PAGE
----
Price on first Test nerves, No.9 battle and Springbok response


Ali Price

Taking the occasion out of the game is easier said than done – just ask Ali Price.

The Scotland scrum-half was handed the No.9 shirt for his British & Irish Lions Test debut in Saturday’s series curtain-raiser against the Springboks at Cape Town Stadium.

Described by the 28-year-old as “the biggest game” he’s ever been involved in, Price thrived in the famous red jersey as he helped the Lions stun the world champions 22-17.

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And while Price attempted to remove the significance of playing a Test for the Lions from the equation before the game, he admitted the build-up was like nothing else in his career.

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“Leading up to the game last week, it was the biggest I’ve ever been involved in and my way of dealing with that is to just approach it like it’s just another game of rugby,” he said.

“It’s 15v15, it’s what I train for everyday, and I try and take the occasion out of it for myself. If selected again for this weekend’s game, I want to do the same thing again.

Ali Price

“I know it’s going to be a tougher game, we all know that, but at the same time there’s a huge carrot at the end of it if we manage to get over the line this time around.

“We’ve won the first one but the job is not done. It’s a three-game series and it’s a massive game, a massive game this week to either clinch the series or we know what’s coming week three if not.

“It was pretty hard to take the occasion out of it though, as much as I tried to. I haven’t been that nervous before a game for – well, forever. I knew it was the biggest game of my career.

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“Until I got my first pass in or had my first involvement I was pretty nervous but then I got myself into the game and was obviously delighted with the result and how it ended up.

“It was an incredibly special day and to get into a Lions squad is special but to be a Test Lion is sort of the cherry on top and it was a special day for myself and my family back home.”

Price is one of three scrum-halves in the Lions squad, with the Glasgow Warrior getting the nod to start the first Test ahead of Ireland’s Conor Murray and Wales No.9 Gareth Davies.

But while the trio are all competing for one starting place, Price said the dynamic between them has never changed as they challenge and support each other in equal measure.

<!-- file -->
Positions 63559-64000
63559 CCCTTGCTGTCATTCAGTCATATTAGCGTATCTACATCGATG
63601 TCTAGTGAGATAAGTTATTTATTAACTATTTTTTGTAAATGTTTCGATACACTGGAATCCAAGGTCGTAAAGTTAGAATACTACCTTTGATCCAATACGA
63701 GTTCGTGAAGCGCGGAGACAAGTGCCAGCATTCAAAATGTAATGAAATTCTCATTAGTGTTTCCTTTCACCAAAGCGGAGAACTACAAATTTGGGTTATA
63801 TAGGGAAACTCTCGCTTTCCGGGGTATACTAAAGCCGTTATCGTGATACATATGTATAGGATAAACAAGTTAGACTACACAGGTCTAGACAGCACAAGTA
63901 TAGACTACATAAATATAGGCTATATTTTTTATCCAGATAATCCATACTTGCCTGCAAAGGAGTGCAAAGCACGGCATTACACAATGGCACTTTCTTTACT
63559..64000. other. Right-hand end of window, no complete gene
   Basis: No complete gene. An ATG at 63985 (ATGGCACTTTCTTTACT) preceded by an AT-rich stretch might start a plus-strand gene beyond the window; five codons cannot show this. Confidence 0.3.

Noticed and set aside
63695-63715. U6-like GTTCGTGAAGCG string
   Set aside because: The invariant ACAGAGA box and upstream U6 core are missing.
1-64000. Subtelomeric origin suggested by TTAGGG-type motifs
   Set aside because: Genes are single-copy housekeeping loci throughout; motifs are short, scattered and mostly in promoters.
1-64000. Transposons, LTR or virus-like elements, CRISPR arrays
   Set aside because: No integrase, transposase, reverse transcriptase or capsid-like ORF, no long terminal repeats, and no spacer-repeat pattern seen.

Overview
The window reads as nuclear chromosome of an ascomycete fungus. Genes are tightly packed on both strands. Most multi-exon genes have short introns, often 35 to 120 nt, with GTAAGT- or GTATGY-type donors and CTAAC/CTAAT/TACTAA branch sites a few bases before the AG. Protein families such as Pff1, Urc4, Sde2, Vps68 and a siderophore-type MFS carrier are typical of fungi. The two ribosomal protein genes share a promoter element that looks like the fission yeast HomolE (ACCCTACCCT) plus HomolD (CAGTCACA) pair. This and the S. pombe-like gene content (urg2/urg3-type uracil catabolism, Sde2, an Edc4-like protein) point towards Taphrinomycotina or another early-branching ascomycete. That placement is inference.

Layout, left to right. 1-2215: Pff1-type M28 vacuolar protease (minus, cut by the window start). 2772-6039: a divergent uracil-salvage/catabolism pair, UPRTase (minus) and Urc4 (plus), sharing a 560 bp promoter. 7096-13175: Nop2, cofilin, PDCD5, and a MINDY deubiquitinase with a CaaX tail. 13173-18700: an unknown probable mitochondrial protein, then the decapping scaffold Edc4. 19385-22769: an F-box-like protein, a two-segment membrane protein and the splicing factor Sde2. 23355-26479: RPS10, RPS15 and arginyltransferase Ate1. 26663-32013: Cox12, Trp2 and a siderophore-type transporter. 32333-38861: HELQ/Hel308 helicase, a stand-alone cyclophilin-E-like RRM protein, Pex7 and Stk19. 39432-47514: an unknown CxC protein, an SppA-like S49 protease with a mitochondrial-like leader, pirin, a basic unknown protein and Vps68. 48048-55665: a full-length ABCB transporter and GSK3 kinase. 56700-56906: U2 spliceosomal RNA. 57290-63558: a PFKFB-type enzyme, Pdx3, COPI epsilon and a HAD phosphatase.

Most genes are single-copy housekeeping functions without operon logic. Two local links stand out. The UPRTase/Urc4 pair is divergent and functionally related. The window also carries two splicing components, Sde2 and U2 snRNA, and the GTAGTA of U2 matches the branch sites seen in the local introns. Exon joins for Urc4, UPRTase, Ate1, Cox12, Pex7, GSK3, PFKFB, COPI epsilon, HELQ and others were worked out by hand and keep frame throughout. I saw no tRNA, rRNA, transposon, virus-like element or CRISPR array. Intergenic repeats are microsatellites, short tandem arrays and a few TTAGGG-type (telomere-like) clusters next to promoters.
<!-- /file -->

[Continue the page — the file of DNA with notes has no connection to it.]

Ali Price celebrates after the game

“It’s been brilliant to be fair,” he said. “Me, Conor [Murray] and Gareth [Davies] have got on really well throughout the whole Tour – just helping each other after training.

“We’ll do our kicking together or do a passing session and when the team got announced to us last week before the first Test, Conor was the first guy that came up to me and said well done.

“I got on the bus and Gareth was the same, he shook my hand and said well done. We’re all getting on really well and we’re helping each other – Conor has that experience.

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“At the same time, he came in at half time and said, ‘You’ve gone well’ and that gives you confidence when you hear those things from a guy who has been there and done it.

“He was on the last Lions Tour and that’s all good to hear from my point of view. It’s been really enjoyable and I think we’ve all fed off each other.

“At the same time it’s friendly. Yes, we’re all going for the same shirt but once that’s been decided we’re backing whoever is going out there and playing.”

Having wounded the Springboks in the opening Test, the Lions will now look to make the kill in the second Test as they bid for a first series victory in South Africa since 1997.

Alun Wyn Jones speaks to the team before they run out

And when asked what the tourists need to work on for the second Test, Price said the Lions would need to be better in all areas to combat the anticipated response from the hosts.

“I think we can expect the Springboks to improve, they will have a better performance this week but at the same time I think we’ve got plenty of growth in us as well,” he said.

“There wasn’t a lot of attacking rugby in the game in terms of us getting into our attack shape and going through the phases. I know sometimes games don’t lend themselves into doing that.

“But I think there is an area for improvement there. The first half discipline early on definitely gave them momentum and you saw that on the scoreboard, they went six, nine, 12 points clear.

“So I think just tidying up that area, I think a few of them [penalties] were around the breakdown, and I think that aside, the way we reacted, our fitness, energy throughout the 80 minutes was brilliant and it would just be building on that as well.”

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